But in fact none of the people who have died at the hands of neo-Nazis murderers is nameless. None of these people was born in a test tube, bereft of pain, reason, love, attachments, and hope. All of these people were brought into this world by mothers. Each of them had families and friends, people whom they cared about and who cared about them.
This problem, which was long ignored both by Russian society and the Russian authorities, was raised only by the local ethnic communities of the murder victims and by young antifascists, the same people whom lawyer Stanislav Markelov had befriended and defended, the same people in whose ranks journalist Anastasia Baburova (who herself had immigrated from Simferopol, in the Crimea, to Moscow) had stood.
A year ago, on the eve of the first anniversary of Stas and Nastya’s murders, people who had known them united together in the January 19 Committee to commemorate their lives and deaths in a worthy manner, and say a decisive “no!” to neo-Nazi terror. The members of the committee belong to different parts of the Russian social movement, and they have different views of our country’s present and future. And yet on January 19, 2010, they joined around 1,500 other people in an antifascist demonstration in downtown Moscow, braving minus twenty degree weather and active interference on the part of the Moscow police. The demonstrators included both people who frequently protest against the authorities and people who might not have taken part in public protests since the perestroika era. These people were joined by folks who had never participated in a demonstration before: society had begun to recognize the problem of neo-Nazi terror, and caring people were moved to act whatever their age, social status, profession, sex, and so on. The march was joined by students and pensioners, confident middle-aged professionals and poor people who had lost hope of making it, members of the intelligentsia and young workers, all kinds of different people. What united them was a troubled conscience, an intolerance of neo-Nazi murders, and shame for their country and city, a city in which such medieval monstrosities have nearly become a norm of daily life.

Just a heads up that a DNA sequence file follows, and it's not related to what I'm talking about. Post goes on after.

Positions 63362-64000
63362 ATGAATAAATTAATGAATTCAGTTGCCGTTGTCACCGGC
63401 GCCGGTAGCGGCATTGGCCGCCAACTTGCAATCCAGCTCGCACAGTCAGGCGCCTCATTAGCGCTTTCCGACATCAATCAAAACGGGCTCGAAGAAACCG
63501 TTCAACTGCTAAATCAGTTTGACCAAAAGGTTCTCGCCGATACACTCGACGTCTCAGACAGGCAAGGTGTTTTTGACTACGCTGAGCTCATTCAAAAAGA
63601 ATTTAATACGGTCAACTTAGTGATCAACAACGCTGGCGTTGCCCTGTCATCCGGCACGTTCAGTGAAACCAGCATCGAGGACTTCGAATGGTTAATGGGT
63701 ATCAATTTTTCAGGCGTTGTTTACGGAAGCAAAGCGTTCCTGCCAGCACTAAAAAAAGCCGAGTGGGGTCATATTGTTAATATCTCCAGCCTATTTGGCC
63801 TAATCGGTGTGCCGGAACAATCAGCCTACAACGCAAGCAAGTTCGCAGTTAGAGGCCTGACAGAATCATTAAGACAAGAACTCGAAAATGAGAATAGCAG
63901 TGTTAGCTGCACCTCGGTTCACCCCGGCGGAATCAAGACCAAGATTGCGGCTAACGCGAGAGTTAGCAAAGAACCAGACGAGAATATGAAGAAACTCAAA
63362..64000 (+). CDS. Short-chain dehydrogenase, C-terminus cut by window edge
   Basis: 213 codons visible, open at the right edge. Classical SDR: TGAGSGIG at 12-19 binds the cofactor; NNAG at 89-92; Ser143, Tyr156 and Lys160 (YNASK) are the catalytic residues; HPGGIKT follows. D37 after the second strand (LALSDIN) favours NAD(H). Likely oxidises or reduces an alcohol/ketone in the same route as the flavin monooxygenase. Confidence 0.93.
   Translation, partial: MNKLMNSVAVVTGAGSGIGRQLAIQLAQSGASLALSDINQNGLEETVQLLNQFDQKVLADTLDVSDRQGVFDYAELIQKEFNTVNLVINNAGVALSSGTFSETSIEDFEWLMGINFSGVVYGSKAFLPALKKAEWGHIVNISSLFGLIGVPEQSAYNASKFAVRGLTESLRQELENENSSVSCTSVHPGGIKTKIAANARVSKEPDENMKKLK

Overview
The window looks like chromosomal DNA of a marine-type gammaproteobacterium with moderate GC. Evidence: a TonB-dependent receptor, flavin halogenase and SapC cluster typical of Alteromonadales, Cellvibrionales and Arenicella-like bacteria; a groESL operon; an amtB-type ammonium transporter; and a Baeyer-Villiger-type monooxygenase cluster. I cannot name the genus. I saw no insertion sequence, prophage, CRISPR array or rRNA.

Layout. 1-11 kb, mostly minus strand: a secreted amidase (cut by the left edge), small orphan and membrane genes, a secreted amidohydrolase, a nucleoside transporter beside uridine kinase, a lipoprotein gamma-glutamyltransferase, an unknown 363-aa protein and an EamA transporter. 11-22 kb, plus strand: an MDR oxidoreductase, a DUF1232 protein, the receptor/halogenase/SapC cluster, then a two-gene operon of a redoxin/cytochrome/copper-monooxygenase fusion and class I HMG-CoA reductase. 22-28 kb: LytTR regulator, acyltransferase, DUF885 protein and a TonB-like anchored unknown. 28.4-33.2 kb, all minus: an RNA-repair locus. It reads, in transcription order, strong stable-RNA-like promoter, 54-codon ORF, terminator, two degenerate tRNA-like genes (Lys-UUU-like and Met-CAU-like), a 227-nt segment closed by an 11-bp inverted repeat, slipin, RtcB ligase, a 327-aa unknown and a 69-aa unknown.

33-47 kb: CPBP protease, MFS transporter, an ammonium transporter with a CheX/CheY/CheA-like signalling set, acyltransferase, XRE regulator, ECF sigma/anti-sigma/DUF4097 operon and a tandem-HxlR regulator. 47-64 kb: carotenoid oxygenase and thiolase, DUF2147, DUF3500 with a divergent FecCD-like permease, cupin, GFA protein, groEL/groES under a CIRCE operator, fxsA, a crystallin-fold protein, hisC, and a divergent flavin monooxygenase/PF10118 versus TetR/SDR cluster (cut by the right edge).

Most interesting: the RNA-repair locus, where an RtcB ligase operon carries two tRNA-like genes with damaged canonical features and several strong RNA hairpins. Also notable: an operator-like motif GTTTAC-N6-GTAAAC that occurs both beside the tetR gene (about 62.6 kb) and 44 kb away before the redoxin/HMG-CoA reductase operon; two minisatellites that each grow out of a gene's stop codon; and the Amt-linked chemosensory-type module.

As we see now, a year later, this protest was more than timely. It is possible that it happened too late. In any case, the events of December 11–15 in Moscow and other Russian cities have proven that neo-Nazism has not been cowed. Extreme right-wing ideas have struck a chord with large numbers of young people, and these masses of young people, who were badly educated and poorly brought up during the years of the Yeltsin-Putin stagnation, are willing to engage in violence. The half-forgotten, moth-balled Russian word pogrom was heard again: the crowd on Manezh Square was on the point of starting a genuine pogrom, and the crowd that gathered outside Kiev Station four days later was prepared to engage in fighting, stabbing, beating, and shooting.